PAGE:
Replacing the word “Draconian” with “Musevenian”

As my friends know, it is not like me to be “speechless”. But I have had great difficulty finding the right words for this blog article. I will try.

The word draconian seems an understatement when it is used to describe the anti-homosexual law signed two days ago by Uganda’s President Yoweri Museveni.

(Draco,by the way,  was a legislator in ancient Greece who is renowned for passing laws that called for particularly harsh punishment for offenses that were minor.)

In the past few months a large divide has developed between countries that see the rights of gay individuals as being basic human rights and regions where homophobic rhetoric has led to laws that are punishing and restrictive. The debate over Russia’s laws punishing anyone who “promotes” homosexual lifestyle became overshadowed by the fireworks and glistening white snow of the Olympics. The Olympics are done but the law remains.

In Arizona, recently, the state government passed a law that would allow restaurant owners to refuse service to gay clients, the argument being that it could be against the restauranteur’s religious beliefs. This law has not yet been signed by the governor but it was obviously supported by the legislature.

This week, in Uganda, the president signed a law that called for imprisonment up to 14 years for individuals who participate in homosexual acts and life in prison for “repeat offenders” or individuals with HIV who have gay sex. (The original version of this law actually called for the death penalty for some homosexual “offenses”.) The current law also calls for imprisonment of anyone “aiding or abetting” homosexuality and makes it a criminal offense not to report someone for being gay.

Museveni claims that homosexuality is unnatural behaviour that can be controlled. He claims that the west is trying to lure Ugandan youth into a deviant homosexual lifestyle and has directly thumbed his nose at he U.S. and Obama in particular over this issue. He claims to be resisting “Western social imperialism.” Although it is hard to believe, in an interview with Stephen Fry, one Ugandan government minister reportedly has even said that rape of a young woman is less problem than consensual gay sex because it is more “natural”.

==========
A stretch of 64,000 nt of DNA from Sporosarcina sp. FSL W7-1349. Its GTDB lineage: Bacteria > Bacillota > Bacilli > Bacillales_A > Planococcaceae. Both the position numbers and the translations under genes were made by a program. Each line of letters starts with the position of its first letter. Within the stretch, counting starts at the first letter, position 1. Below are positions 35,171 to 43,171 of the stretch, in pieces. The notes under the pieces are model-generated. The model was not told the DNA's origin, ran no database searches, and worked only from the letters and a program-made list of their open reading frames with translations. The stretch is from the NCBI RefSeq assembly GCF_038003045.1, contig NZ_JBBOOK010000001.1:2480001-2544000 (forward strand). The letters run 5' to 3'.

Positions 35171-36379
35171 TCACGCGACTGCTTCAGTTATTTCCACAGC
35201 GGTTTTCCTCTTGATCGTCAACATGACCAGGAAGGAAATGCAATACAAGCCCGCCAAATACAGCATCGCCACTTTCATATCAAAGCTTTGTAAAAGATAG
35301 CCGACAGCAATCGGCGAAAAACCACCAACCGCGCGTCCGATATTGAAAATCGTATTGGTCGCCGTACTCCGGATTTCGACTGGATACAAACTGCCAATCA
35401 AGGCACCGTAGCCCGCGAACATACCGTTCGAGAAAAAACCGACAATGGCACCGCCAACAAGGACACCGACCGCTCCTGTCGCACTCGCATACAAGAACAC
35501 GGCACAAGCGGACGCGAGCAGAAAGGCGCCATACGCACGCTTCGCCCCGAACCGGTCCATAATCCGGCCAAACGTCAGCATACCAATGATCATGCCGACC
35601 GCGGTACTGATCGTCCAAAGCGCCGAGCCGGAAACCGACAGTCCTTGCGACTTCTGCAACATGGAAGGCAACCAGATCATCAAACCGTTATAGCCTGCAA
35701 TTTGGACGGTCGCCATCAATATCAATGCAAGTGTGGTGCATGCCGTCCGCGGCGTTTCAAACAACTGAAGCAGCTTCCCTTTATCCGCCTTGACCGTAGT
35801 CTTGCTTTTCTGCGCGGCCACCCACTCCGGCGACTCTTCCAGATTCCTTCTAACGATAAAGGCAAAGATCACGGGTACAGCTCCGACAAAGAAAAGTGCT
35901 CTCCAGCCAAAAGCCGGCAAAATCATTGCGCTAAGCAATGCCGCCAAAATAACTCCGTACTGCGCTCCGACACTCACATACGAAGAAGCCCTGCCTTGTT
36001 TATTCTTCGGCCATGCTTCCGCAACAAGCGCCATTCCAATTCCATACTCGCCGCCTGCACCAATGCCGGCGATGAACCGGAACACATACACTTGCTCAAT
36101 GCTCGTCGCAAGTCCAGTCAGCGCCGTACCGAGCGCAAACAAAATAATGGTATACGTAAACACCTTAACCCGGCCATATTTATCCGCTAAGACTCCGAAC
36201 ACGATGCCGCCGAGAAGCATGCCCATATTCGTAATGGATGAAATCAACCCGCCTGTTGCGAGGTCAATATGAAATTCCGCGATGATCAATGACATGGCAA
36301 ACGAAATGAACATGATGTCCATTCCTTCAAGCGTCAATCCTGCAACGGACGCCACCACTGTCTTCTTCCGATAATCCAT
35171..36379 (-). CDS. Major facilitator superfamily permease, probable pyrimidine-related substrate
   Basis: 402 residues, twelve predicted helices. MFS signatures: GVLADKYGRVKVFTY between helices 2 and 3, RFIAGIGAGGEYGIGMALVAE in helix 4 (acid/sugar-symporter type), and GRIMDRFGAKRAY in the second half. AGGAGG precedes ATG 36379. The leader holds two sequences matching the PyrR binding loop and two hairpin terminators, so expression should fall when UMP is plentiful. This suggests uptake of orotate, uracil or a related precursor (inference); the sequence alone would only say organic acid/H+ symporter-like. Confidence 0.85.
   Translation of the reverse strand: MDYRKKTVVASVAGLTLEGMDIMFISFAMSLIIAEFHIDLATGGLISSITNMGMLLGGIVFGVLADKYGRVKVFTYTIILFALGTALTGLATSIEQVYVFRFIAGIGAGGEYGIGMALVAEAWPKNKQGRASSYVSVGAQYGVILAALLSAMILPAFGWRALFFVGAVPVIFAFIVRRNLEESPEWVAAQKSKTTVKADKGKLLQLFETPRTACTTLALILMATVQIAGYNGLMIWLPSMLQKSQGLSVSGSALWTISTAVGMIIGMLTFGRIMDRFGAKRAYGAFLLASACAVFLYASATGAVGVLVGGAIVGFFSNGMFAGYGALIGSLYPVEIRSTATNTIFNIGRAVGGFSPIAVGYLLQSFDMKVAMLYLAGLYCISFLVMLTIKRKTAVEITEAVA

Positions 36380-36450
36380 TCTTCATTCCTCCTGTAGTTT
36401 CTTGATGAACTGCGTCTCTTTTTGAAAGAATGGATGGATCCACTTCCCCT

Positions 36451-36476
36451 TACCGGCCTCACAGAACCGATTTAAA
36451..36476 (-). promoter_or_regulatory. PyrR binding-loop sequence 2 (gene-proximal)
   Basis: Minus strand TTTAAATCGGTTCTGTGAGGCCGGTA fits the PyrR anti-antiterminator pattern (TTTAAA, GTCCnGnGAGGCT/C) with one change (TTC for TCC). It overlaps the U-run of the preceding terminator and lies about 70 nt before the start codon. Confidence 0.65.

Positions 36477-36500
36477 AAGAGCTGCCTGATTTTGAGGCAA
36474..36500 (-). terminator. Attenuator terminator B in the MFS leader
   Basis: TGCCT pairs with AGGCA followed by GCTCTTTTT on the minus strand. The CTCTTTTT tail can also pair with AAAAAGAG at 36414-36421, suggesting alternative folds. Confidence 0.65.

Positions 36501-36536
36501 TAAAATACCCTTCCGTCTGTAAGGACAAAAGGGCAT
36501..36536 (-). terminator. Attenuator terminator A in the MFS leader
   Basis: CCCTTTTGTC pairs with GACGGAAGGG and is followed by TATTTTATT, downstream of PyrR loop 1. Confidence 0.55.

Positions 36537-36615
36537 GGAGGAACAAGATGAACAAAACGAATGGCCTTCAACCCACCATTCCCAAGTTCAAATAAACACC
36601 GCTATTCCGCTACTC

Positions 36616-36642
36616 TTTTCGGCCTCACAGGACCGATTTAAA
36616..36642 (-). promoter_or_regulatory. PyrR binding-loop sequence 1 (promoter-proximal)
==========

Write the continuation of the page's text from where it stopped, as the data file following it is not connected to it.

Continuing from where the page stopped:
In neighbouring Kenya, there are laws in place that outlaw homosexuality but they are rarely enforced.  Still, there is a widespread intolerance and disapproval of homosexuality in Kenya and there are reports of people being brutally killed in some African countries because of their sexual orientation. But let’s not be too smug here. “Gay-bashing” has been (and still is) alive in North America, too.

9549034Today, the day after the law was signed, a prominent newspaper in Kampala, printed names of 200 Ugandan homosexuals, many of them prominent citizens and not publicly “out”. This may lead to a backlash of not-so-subtelly-sanctioned harassment and even violence against gays. At least one gay activist was brutally murdered a couple of years ago after a similar newspaper outing. Many gays in Uganda claim to have been beaten and are understandably afraid. There are disturbing photos posted online of one fellow being burned alive, children watching, ostensively getting his just desserts for being homosexual.

What also angers me even more about this, whether it is in Arizona or Uganda is that it seems to be a sentiment that is pushed by Christian Evangelists. The anti-homosexual rhetoric in Uganda certainly has its foundation in religious zealots who may be losing their cause in the West but turning to vulnerable communities in Africa to promote this kind of intolerance and hatred. Even the head of the Anglican Church in Uganda has expressed support for this law. This is “Christian”? Really? I find it incomprehensible.